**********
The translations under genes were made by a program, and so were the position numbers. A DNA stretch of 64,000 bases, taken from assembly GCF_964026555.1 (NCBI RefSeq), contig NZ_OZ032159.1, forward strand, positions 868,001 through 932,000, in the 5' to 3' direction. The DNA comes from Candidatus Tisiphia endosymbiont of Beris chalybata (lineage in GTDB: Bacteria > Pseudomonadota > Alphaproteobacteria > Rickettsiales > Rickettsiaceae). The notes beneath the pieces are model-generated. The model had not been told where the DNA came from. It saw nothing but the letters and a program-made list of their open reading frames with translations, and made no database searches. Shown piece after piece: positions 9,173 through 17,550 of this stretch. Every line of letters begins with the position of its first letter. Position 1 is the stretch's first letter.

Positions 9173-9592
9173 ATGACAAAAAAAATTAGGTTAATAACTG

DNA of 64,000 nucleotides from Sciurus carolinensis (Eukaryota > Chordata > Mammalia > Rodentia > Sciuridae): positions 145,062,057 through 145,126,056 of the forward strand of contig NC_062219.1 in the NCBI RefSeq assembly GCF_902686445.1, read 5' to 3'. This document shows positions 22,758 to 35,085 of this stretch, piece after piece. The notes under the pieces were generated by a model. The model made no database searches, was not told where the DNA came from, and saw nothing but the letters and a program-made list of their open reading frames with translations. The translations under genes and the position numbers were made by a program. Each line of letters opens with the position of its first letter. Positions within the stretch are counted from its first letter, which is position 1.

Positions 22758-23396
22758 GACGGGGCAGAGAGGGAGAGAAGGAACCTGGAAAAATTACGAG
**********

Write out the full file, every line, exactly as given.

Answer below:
The translations under genes were made by a program, and so were the position numbers. A DNA stretch of 64,000 bases, taken from assembly GCF_964026555.1 (NCBI RefSeq), contig NZ_OZ032159.1, forward strand, positions 868,001 through 932,000, in the 5' to 3' direction. The DNA comes from Candidatus Tisiphia endosymbiont of Beris chalybata (lineage in GTDB: Bacteria > Pseudomonadota > Alphaproteobacteria > Rickettsiales > Rickettsiaceae). The notes beneath the pieces are model-generated. The model had not been told where the DNA came from. It saw nothing but the letters and a program-made list of their open reading frames with translations, and made no database searches. Shown piece after piece: positions 9,173 through 17,550 of this stretch. Every line of letters begins with the position of its first letter. Position 1 is the stretch's first letter.

Positions 9173-9592
9173 ATGACAAAAAAAATTAGGTTAATAACTG

DNA of 64,000 nucleotides from Sciurus carolinensis (Eukaryota > Chordata > Mammalia > Rodentia > Sciuridae): positions 145,062,057 through 145,126,056 of the forward strand of contig NC_062219.1 in the NCBI RefSeq assembly GCF_902686445.1, read 5' to 3'. This document shows positions 22,758 to 35,085 of this stretch, piece after piece. The notes under the pieces were generated by a model. The model made no database searches, was not told where the DNA came from, and saw nothing but the letters and a program-made list of their open reading frames with translations. The translations under genes and the position numbers were made by a program. Each line of letters opens with the position of its first letter. Positions within the stretch are counted from its first letter, which is position 1.

Positions 22758-23396
22758 GACGGGGCAGAGAGGGAGAGAAGGAACCTGGAAAAATTACGAG